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Asian Woman Stabbed In California After Suspect Was Released From Jail Because Of COVID Pandemic Restrictions

There’s no evidence to indicate Ke Chieh Meng was targeted “strictly for her ethnicity,” a spokesperson for Riverside Police Department said.

By Dorian Geiger
Ke Chieh Meng Darlene Montoya Pd

A transient woman accused in a fatal knifing of an Asian woman in California on Saturday was jailed days earlier on assault charges but had been freed without bail because of COVID-19 restrictions, authorities said.

Darlene Stephanie Montoya, 23, allegedly stabbed 64-year-old Ke Chieh Meng to death as she walked her two dogs in Riverside, California on April 3. 

Meng was found with several stab wounds in her abdomen area in the city’s La Sierra neighborhood around 7:30 a.m. She was rushed to hospital where she later died.

Meng lived in the neighborhood, according to police. After she didn’t return home, her family canvassed the area and ultimately stumbled upon the crime scene when they saw the police in the area.

“The family started going out looking for her because she hadn’t returned back,” Officer Ryan J. Railsback told Oxygen.com on Monday. 

Montoya, who allegedly fled the area, was arrested nearby after neighbors reported her for acting suspiciously and loitering.

Police don’t suspect the deadly stabbing was a hate crime and that Montoya “randomly confronted” Meng while she was on her walk. 

“Our detectives, after interviewing the suspect and going through all the evidence, and everything, they have found nothing to suggest that the victim was targeted strictly for her ethnicity,” Railsback said.

Meng’s death follows a rise in hate crimes targeting Asians in the wake of the coronavirus pandemic. Last month, a white gunman massacred eight people, primarily of Asian descent, at a trio of massage parlors in the Atlanta area.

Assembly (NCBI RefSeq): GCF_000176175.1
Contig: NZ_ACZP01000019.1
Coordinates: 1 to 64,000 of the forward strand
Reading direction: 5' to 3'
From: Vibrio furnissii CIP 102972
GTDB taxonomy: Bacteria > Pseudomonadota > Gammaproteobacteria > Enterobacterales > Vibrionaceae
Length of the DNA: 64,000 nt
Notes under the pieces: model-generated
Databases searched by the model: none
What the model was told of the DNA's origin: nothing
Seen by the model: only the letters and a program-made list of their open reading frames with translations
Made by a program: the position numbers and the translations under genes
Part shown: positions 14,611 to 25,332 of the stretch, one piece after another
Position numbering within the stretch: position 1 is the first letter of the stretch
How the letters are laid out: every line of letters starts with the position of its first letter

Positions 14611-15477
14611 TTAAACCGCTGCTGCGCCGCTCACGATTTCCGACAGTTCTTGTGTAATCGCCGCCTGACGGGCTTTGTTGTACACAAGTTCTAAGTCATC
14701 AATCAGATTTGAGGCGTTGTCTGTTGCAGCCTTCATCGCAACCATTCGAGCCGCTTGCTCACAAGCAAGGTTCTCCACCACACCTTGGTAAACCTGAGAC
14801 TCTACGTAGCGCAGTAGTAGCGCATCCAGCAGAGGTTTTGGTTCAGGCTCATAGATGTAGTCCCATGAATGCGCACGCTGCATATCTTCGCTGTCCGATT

Meng was planning to visit a recently welcomed grandchild, her son said in a GoFundMe page created in the wake of her death. 

"She was so excited to be a grandmother, so excited to watch me become a dad, so excited to retire, and most importantly, finally live out her American dream as well," Yi (James) Bai wrote. "She was supposed to visit me in May, now that she has finally got her COVID Vaccine, but now she will never be able to do so."

Officials, who didn’t specify an exact motive in the knife attack, said Montoya is experiencing homelessness.

“We believe the suspect did what she did, and committed this murder, her mental health issues and her substance abuse issues probably have something to do with it,” Railsback said.

Montoya was arrested on suspicion of murder, using a weapon during the commission of a felony, and being under the influence of an illegal substance. She hasn’t been formally charged.

Montoya has an alleged history of “violent” behavior, authorities said. On March 30, she was arrested for attacking a separate individual with her skateboard near a shopping center, according to law enforcement.

“We found her, we arrested her, we booked her into jail,” Railsback explained.

That incident occurred only a few miles away from where Meng was killed; police confirmed the victim in the incident wasn’t Asian. Montoya was charged with assault with a deadly weapon, however, she was ultimately released with a citation because of the situation within the jail. 

“This is a horrible tragedy that should have never happened,” Railsback added. “These current bail schedules — directed by the state and set by courts — because of the COVID pandemic, she was released on a citation from jail. If we weren’t under these special rules for the bail schedule right now there’s probably a good chance the suspect would still be in custody ... and wouldn’t have had the opportunity to commit violence against anyone else. It’s tragic any way you look at it.”

Montoya was booked into Robert Presley Detention Center in Riverside on April 3, according to online jail records. She's being held without bail.

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